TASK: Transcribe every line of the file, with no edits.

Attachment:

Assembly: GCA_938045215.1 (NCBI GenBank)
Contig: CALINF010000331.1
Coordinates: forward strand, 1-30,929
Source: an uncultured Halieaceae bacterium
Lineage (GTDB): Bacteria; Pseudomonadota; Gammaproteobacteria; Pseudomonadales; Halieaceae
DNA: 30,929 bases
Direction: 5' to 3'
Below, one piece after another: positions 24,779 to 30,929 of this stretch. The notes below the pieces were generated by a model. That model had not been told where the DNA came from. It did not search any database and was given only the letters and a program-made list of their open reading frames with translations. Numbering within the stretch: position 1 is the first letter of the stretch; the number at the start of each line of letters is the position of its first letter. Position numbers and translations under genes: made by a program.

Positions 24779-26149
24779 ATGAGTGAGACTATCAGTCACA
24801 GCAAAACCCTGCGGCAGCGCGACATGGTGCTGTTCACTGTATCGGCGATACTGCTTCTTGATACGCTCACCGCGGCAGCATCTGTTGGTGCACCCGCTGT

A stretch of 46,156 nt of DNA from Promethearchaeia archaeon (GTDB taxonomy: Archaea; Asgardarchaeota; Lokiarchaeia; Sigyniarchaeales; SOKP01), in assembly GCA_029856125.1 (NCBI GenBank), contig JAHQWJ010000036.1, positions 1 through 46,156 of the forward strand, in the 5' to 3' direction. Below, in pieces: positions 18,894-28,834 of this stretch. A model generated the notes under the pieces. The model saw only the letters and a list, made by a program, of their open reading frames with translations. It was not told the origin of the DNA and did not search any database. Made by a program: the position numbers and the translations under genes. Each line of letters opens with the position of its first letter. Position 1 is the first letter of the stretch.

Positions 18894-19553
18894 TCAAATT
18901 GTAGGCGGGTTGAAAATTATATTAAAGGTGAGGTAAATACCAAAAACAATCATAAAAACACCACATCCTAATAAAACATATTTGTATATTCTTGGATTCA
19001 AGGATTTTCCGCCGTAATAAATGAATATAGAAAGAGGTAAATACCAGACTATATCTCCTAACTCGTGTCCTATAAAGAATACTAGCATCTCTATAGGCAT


Assembly: GCA_938045215.1 (NCBI GenBank)
Contig: CALINF010000331.1
Coordinates: forward strand, 1-30,929
Source: an uncultured Halieaceae bacterium
Lineage (GTDB): Bacteria; Pseudomonadota; Gammaproteobacteria; Pseudomonadales; Halieaceae
DNA: 30,929 bases
Direction: 5' to 3'
Below, one piece after another: positions 24,779 to 30,929 of this stretch. The notes below the pieces were generated by a model. That model had not been told where the DNA came from. It did not search any database and was given only the letters and a program-made list of their open reading frames with translations. Numbering within the stretch: position 1 is the first letter of the stretch; the number at the start of each line of letters is the position of its first letter. Position numbers and translations under genes: made by a program.

Positions 24779-26149
24779 ATGAGTGAGACTATCAGTCACA
24801 GCAAAACCCTGCGGCAGCGCGACATGGTGCTGTTCACTGTATCGGCGATACTGCTTCTTGATACGCTCACCGCGGCAGCATCTGTTGGTGCACCCGCTGT

A stretch of 46,156 nt of DNA from Promethearchaeia archaeon (GTDB taxonomy: Archaea; Asgardarchaeota; Lokiarchaeia; Sigyniarchaeales; SOKP01), in assembly GCA_029856125.1 (NCBI GenBank), contig JAHQWJ010000036.1, positions 1 through 46,156 of the forward strand, in the 5' to 3' direction. Below, in pieces: positions 18,894-28,834 of this stretch. A model generated the notes under the pieces. The model saw only the letters and a list, made by a program, of their open reading frames with translations. It was not told the origin of the DNA and did not search any database. Made by a program: the position numbers and the translations under genes. Each line of letters opens with the position of its first letter. Position 1 is the first letter of the stretch.

Positions 18894-19553
18894 TCAAATT
18901 GTAGGCGGGTTGAAAATTATATTAAAGGTGAGGTAAATACCAAAAACAATCATAAAAACACCACATCCTAATAAAACATATTTGTATATTCTTGGATTCA
19001 AGGATTTTCCGCCGTAATAAATGAATATAGAAAGAGGTAAATACCAGACTATATCTCCTAACTCGTGTCCTATAAAGAATACTAGCATCTCTATAGGCAT